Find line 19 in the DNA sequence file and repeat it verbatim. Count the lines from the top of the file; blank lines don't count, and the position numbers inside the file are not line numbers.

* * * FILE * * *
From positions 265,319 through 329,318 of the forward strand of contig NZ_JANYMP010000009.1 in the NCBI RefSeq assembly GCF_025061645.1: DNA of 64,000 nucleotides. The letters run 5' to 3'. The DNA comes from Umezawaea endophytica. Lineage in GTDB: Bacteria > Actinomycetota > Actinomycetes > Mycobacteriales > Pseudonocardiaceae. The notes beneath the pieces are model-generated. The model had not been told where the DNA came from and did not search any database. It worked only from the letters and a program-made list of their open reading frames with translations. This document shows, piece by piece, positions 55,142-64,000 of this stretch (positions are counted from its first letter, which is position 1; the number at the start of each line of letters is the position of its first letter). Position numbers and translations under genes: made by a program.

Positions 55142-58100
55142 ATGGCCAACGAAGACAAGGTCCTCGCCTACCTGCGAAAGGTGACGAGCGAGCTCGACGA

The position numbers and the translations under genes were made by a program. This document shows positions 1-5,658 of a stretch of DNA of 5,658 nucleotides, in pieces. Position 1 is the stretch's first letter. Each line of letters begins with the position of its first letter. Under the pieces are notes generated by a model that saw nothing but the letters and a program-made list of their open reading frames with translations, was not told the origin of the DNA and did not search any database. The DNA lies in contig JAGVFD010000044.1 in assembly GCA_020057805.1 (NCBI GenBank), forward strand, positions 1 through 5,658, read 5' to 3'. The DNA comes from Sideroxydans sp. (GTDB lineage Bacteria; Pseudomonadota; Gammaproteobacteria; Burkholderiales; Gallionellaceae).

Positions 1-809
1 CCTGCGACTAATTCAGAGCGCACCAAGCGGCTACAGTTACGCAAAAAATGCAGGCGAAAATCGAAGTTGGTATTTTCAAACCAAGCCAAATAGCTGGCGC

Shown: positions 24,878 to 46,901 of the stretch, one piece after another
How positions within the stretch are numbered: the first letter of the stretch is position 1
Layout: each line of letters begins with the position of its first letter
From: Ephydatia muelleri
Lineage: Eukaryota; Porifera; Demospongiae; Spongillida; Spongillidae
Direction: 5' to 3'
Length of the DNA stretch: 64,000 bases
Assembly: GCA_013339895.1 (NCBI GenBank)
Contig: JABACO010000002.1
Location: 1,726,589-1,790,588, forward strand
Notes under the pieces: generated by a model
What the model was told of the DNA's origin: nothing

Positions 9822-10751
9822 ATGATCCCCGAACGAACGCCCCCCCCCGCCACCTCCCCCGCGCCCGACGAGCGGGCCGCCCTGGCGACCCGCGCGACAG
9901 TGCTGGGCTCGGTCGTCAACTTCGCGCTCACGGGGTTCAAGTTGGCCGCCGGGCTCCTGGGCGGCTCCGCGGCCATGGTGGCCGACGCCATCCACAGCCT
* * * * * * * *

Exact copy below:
Positions 9822-10751